Students of journalism at Makhanlal Chaturvedi University in Bhopal have accused their department head of trying to spread Islamophobia by asking them to subscribe to a YouTube channel that uploads anti-Muslim content and broadcasts Hindu right-wing material. They alleged that Ashish Joshi, who was CEO of Lok Sabha TV before he joined the university, sent them a WhatsApp message on July 30 with a link to the channel on the popular video platform, followed by another note minutes later in which he wrote: “Pls subscribe to this YouTube channel.”
When they opened the link, they found “a hate-mongering, manipulative, anti-Muslim, and provocative video”, says a student, who doesn’t want to be named. “It was disgusting. We never expected this from our head of department. My classmates were furious. We decided to respond and started calling him out, asking for an explanation.”
Joshi defends his position and says the students misunderstood his intent. “This video wasn’t created by me. I shared it because I believe journalism students should know every aspect. You are free to choose your ideology. I am not imposing anything,” he clarifies. His explanation leaves one vital question unanswered—did he not think before sharing the YouTube video link that such hate content could influence his young students as well? Or why share a video made in poor taste without giving his students at least a disclaimer that his intention was to educate them on the dangers of hate content floating on social and other forms of media?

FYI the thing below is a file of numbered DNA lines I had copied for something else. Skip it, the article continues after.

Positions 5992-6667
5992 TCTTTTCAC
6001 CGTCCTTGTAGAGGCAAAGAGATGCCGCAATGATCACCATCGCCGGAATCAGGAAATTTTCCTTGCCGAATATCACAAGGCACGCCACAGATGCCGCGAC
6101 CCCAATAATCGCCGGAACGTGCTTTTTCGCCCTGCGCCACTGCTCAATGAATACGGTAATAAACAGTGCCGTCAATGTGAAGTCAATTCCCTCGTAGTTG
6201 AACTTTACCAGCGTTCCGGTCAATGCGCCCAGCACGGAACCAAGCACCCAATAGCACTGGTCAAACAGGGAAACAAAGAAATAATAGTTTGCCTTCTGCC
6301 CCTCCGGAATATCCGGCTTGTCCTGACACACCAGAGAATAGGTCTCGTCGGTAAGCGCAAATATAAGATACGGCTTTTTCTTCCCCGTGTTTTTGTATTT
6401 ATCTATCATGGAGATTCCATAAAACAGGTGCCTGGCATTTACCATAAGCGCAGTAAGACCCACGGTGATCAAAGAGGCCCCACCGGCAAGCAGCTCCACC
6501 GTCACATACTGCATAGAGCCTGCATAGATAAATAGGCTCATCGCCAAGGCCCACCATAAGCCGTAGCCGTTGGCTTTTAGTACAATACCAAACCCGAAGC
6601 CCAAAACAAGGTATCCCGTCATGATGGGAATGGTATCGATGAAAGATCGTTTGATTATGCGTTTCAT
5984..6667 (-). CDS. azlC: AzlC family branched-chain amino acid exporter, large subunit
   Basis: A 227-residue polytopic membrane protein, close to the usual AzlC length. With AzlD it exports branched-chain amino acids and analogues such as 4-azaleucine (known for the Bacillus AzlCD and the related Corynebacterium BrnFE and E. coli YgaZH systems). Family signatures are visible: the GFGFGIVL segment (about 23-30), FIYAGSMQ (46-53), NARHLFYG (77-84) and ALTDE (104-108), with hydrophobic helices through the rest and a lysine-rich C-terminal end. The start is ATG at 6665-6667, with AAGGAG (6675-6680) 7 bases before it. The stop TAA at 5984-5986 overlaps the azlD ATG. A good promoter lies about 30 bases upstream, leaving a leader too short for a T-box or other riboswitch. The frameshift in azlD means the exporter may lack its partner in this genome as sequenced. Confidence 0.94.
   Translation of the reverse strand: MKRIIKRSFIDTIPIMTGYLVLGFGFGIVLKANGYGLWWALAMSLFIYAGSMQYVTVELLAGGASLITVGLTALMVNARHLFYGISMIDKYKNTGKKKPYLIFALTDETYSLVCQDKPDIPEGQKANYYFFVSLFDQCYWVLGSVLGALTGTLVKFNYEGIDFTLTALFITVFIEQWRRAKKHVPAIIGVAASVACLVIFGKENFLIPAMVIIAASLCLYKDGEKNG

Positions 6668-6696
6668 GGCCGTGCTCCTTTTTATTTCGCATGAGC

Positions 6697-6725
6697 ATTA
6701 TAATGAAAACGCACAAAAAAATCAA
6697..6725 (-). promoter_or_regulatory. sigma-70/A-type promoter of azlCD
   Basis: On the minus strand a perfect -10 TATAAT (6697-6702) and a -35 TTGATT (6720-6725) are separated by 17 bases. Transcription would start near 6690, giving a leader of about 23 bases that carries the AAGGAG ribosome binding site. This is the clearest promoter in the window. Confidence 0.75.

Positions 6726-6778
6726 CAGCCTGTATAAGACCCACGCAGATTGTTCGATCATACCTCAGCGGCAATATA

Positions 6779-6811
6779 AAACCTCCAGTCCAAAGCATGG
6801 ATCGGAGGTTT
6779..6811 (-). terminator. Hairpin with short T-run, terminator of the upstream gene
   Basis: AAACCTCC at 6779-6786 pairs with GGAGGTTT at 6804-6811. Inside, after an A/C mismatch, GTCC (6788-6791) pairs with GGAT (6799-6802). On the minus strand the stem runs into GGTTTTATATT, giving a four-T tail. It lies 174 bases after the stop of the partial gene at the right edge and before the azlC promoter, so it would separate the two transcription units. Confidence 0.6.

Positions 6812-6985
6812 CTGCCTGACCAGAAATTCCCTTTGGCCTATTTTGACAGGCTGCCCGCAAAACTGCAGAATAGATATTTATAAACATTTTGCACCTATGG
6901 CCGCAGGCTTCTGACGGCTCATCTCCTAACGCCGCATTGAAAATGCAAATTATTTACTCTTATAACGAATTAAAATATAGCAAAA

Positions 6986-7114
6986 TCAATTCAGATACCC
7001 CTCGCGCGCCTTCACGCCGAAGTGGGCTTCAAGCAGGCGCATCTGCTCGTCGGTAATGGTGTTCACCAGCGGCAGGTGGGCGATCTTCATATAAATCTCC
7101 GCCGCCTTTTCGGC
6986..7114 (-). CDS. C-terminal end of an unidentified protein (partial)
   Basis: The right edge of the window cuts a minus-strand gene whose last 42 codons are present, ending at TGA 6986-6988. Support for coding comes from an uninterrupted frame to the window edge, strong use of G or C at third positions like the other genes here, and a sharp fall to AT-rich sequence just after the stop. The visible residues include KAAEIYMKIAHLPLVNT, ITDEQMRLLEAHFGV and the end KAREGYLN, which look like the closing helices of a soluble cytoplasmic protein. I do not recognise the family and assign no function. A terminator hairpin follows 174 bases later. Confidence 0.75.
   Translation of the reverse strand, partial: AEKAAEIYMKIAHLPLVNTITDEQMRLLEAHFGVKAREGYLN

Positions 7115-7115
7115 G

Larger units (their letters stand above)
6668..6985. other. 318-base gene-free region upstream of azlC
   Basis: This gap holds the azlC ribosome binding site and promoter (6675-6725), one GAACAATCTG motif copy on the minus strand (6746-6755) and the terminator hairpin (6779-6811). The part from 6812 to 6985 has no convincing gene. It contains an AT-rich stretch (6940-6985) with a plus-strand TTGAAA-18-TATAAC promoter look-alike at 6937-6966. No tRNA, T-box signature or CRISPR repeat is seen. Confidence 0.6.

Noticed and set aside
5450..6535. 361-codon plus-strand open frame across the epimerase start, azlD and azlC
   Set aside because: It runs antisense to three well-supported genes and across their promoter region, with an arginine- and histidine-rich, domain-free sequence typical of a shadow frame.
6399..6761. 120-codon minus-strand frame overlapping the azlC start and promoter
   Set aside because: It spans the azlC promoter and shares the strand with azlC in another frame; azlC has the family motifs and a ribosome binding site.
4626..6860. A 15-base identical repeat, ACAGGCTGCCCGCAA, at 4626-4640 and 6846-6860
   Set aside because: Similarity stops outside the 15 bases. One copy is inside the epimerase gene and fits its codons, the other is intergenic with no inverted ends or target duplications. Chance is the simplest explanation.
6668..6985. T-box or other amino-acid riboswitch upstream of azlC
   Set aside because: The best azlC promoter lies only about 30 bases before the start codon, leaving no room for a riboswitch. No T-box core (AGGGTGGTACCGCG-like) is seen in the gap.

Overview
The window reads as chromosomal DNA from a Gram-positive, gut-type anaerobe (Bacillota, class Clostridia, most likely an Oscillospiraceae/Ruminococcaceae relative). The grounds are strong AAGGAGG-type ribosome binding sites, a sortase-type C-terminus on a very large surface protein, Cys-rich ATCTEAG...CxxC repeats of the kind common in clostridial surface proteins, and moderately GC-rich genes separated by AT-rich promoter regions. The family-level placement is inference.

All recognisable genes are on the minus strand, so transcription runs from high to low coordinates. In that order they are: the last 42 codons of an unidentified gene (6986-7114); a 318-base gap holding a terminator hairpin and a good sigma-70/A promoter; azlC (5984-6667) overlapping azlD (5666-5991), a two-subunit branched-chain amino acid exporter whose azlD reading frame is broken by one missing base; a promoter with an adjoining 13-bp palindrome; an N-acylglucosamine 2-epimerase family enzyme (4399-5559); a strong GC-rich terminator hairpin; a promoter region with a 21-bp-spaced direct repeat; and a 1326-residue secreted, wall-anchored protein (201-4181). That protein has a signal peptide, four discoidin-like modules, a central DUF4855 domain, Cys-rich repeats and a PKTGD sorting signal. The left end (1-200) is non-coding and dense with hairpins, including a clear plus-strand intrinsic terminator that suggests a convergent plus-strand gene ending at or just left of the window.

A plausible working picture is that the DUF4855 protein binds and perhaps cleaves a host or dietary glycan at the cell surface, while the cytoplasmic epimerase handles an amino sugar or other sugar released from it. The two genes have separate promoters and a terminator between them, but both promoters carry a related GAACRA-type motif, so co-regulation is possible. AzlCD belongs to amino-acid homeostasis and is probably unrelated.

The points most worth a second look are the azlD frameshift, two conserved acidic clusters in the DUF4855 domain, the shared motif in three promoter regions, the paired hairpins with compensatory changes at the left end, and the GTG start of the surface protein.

The video talks about secularism being a threat to the country, and cites a hateful and tenuous metaphor to make its point. It says if the country continues to be secular, a movie on Tokyo Olympic silver medalist Mirabai Chanu would show the weightlifter from Manipur winning the medal because a certain “Abdul Chacha”—a euphemism for Muslims—gave her meat to eat and prayed for her success.
Several students of Makhanlal Chaturvedi National University of Journalism and Communication (MCU) allege that Joshi has been inimical to a particular community and inveighed against it. “We have had debates with our HoD in the past, in which he has aggressively defended the right-wing extremist ideology and actions. But we never took them seriously. Those were ideological debates of our college life. This time he took it to another level when he posted a YouTube link that had an irrelevant, fake, and provocative narrative involving Mirabai Chanu and how a particular community is being endorsed by the Indian film industry. I came here to study journalism and my own HoD is spreading fake and biased content,” says a student of the nation’s first university dedicated to journalism.